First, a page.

[Busec] Omer Paneth PhD defense! (Wed 10am)
goldbe at cs.bu.edu
Mon Sep 26 20:13:32 EDT 2016
PhD Thesis Defense
*Program Obfuscation: Outside the Black Box*
*Wednesday, September 28, 10am.*
*Hariri Institute for Computing Seminar room MCS 180, 111 Cummington Mall*
Code is said to be obfuscated if it is intentionally difficult for humans
to understand. Obfuscation is often used to conceal sensitive
implementation details such as proprietary algorithms or licensing
A general-purpose obfuscator is a compiler that obfuscates arbitrary code
(in some particular language) without altering the code's functionality.
Ideally, the obfuscated code would hide any information about the original
code that cannot be obtained by simply executing it.
The potential applications of general-purpose obfuscators extend beyond
software protection. For example, in computational complexity theory,
obfuscation is used to establish the intractability of a range of
computational problems. Obfuscation is also a powerful tool in
cryptography, enabling a variety of advanced applications.
The possibility of general-purpose obfuscation was put into question by
Barak et al. [CRYPTO 01], who proved that such obfuscation cannot have
ideal security. Nevertheless, they leave open the possibility of
obfuscation with weaker security properties, which may be sufficient for
many applications. Recently, Garg et al. [FOCS 13] suggested a candidate
construction for general-purpose obfuscation conjectured to satisfy these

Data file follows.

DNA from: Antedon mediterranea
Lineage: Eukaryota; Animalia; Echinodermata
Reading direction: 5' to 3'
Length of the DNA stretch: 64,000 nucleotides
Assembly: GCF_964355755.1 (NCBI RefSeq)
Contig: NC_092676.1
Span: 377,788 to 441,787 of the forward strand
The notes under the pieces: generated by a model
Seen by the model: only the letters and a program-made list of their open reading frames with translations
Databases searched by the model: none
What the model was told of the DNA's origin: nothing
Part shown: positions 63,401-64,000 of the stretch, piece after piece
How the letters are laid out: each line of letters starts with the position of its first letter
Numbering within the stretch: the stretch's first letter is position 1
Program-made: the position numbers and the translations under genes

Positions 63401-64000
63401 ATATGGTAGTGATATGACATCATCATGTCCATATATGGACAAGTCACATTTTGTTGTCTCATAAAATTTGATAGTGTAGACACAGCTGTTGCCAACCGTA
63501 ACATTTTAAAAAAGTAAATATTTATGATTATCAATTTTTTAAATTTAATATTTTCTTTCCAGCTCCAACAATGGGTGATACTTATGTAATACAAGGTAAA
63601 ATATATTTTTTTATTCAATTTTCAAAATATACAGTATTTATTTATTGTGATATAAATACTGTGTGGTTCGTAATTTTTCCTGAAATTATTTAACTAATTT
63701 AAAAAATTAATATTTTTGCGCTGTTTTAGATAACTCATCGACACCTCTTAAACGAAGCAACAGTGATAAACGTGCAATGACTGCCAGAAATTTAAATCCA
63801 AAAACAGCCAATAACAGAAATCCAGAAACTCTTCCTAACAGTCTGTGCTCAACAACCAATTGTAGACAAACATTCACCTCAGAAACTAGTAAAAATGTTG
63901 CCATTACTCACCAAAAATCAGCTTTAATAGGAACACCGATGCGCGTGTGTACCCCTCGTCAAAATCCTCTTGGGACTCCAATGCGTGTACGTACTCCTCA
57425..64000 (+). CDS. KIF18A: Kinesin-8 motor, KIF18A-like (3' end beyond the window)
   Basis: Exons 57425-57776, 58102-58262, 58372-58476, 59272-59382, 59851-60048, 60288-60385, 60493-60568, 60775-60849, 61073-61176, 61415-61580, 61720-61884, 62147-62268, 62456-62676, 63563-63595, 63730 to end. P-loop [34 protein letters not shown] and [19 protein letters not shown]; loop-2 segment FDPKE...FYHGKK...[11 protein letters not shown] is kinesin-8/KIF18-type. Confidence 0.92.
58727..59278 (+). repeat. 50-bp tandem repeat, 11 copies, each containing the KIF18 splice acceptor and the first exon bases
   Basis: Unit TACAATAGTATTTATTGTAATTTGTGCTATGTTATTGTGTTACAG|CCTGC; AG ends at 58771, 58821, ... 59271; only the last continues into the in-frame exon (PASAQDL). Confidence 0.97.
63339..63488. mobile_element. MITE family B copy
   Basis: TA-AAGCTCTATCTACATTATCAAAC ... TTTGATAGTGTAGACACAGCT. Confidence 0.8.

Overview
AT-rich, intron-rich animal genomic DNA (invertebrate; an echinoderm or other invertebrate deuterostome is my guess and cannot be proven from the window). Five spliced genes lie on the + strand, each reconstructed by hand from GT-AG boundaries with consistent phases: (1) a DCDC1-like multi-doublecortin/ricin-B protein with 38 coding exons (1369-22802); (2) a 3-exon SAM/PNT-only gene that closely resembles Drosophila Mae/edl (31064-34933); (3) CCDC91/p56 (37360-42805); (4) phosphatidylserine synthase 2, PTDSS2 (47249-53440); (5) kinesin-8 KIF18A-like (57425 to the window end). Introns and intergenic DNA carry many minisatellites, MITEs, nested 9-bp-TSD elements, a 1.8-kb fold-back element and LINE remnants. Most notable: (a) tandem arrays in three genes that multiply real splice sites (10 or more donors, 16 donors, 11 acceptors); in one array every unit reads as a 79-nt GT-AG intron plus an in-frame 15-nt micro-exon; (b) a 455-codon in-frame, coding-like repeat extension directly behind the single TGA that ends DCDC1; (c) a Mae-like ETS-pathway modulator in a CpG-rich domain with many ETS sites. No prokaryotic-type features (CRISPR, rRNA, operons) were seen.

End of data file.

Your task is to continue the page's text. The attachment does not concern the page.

In this thesis we study the feasibility and applicability of different
notions of secure obfuscation.
In terms of applicability, we prove that finding a Nash equilibrium of a
game is intractable, based on a weak notion of obfuscation known as
In terms of feasibility, we focus on a variant of the Garg at el.
obfuscator that is based on a recent construction of cryptographic
multilinear maps [Garg et al. EUROCRYPT 13]. We reduce the security of the
obfuscator to that of the underlying multilinear maps. Our first reduction
considers obfuscation and multilinear maps with ideal security.
We then study a useful strengthening of indistinguishability obfuscation
known as virtual-grey-box obfuscation. We identify security properties of
multilinear maps that are necessary and sufficient for this notion.
Finally, we explore the possibility of basing obfuscation on weaker
primitives. We show that obfuscation is impossible even based on ideal
First reader: Prof. Ran Canetti
Second reader: Prof. Shafi Goldwasser (MIT)
Third reader: Prof. Leonid Reyzin
Committee chair: Prof. Steve Homer
Additional committee member: Prof. Vinod Vaikuntanathan (MIT)
Computer Science, Boston University
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